for NitreBlue Bluing. But, aluminum MUST NOT be used around,
or with, either Oxynate No. 7

or Oxynate 84

, hot caustic bluing
salts. For the best heat transfer, the blue tip of the flame should con-
tact the bottom of the tank or diffuser plate.
STIRRING TOOL: A piece of mild steel, flat bar stock,
1
4" x 1" x 12" to
18" long, ground or filed on one end into a dull, chisel shape is ideal
to stir the NitreBlue Bluing Bath as it is heating up. Also, the Bluing
Bath should be stirred occasionally during use. NOTE: It is vital that
the Bluing Bath be stirred frequently and thoroughly during heating.
Failure to stir during heating may cause molten NitreBlue Bluing
Bath to "erupt" from the Bluing Tank when the Bluing Salts at the
bottom melt while the top layer is still solid. Stirring thoroughly will
help prevent overheating the Bluing Salts at the bottom of the tank
and help control these potentially dangerous eruptions.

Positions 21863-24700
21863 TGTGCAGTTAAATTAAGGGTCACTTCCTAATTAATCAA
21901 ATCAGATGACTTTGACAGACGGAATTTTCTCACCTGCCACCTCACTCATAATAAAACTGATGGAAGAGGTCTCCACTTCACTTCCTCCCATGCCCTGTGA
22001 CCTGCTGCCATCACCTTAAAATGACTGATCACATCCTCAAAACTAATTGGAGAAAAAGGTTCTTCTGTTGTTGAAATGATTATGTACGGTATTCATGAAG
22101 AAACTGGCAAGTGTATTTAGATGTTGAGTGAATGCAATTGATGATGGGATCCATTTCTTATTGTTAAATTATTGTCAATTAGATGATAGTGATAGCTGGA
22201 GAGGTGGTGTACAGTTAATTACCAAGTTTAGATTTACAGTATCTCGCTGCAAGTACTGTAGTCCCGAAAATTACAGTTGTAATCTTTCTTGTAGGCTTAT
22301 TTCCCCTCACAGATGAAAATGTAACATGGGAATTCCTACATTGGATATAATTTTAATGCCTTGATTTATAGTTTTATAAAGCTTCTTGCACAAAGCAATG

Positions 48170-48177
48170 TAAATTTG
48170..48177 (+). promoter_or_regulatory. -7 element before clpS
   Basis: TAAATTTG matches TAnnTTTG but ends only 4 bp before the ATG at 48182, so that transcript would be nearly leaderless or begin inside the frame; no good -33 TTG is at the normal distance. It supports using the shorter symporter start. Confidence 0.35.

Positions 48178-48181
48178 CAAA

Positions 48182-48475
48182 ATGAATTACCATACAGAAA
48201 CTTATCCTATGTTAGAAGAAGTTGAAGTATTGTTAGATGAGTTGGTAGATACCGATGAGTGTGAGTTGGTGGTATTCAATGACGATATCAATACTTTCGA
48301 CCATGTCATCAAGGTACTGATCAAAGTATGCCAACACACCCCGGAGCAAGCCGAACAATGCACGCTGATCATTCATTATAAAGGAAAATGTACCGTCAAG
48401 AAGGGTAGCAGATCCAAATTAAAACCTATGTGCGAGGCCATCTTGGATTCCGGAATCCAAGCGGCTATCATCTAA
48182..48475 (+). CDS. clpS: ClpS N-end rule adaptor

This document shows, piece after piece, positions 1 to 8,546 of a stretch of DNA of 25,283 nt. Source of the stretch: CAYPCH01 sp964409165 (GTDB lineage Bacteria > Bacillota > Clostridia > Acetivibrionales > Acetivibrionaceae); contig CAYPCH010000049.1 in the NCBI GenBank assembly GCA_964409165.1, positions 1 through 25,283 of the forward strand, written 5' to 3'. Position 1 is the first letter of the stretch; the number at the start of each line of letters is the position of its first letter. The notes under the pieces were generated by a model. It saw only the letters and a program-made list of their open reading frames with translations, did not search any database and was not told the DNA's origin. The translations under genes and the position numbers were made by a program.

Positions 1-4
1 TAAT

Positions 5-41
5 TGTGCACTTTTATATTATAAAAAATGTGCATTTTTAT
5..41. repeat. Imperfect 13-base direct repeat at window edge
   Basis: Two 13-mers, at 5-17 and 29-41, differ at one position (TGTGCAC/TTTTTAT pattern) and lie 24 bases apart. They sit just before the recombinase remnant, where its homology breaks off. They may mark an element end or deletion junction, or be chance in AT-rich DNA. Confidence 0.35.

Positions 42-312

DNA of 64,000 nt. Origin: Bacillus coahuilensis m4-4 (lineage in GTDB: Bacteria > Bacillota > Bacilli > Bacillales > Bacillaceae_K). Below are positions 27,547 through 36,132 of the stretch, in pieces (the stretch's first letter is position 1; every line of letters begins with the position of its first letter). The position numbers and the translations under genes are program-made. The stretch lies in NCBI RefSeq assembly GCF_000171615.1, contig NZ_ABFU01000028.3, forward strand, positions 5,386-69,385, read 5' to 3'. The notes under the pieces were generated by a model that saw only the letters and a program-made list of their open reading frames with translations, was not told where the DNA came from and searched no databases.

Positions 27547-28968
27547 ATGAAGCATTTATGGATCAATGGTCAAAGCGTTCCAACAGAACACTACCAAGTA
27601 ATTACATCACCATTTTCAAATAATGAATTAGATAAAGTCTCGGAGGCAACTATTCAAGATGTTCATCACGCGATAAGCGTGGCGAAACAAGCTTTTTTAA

THERMOMETER: Bluing thermometers designed to be used with
Oxynate No. 7

and other usual hot bluing solutions do not have
the range necessary for NitreBlue Bluing. We recommend the LT-225
Lead Bath and Heat Treat Thermometer, which has a range of 200
F. to 1000 F. This thermometer must be mounted in the center of the
long side of the tank, with the end of the temperature-sensing quill
about 1" from the bottom of the tank.
TWEEZERS: Heavy-duty, 12" long tweezers are recommended for
removing pins, screws, etc., from the parts basket.
STAINLESS STEEL DIPPER: This is the ideal tool to safely add
NitreBlue Bluing Salts to the Bluing Tank. It is also used to skim off
the pink foam that rises to the surface of the Bluing Bath during the
initial melting of new NitreBlue Bluing Salts.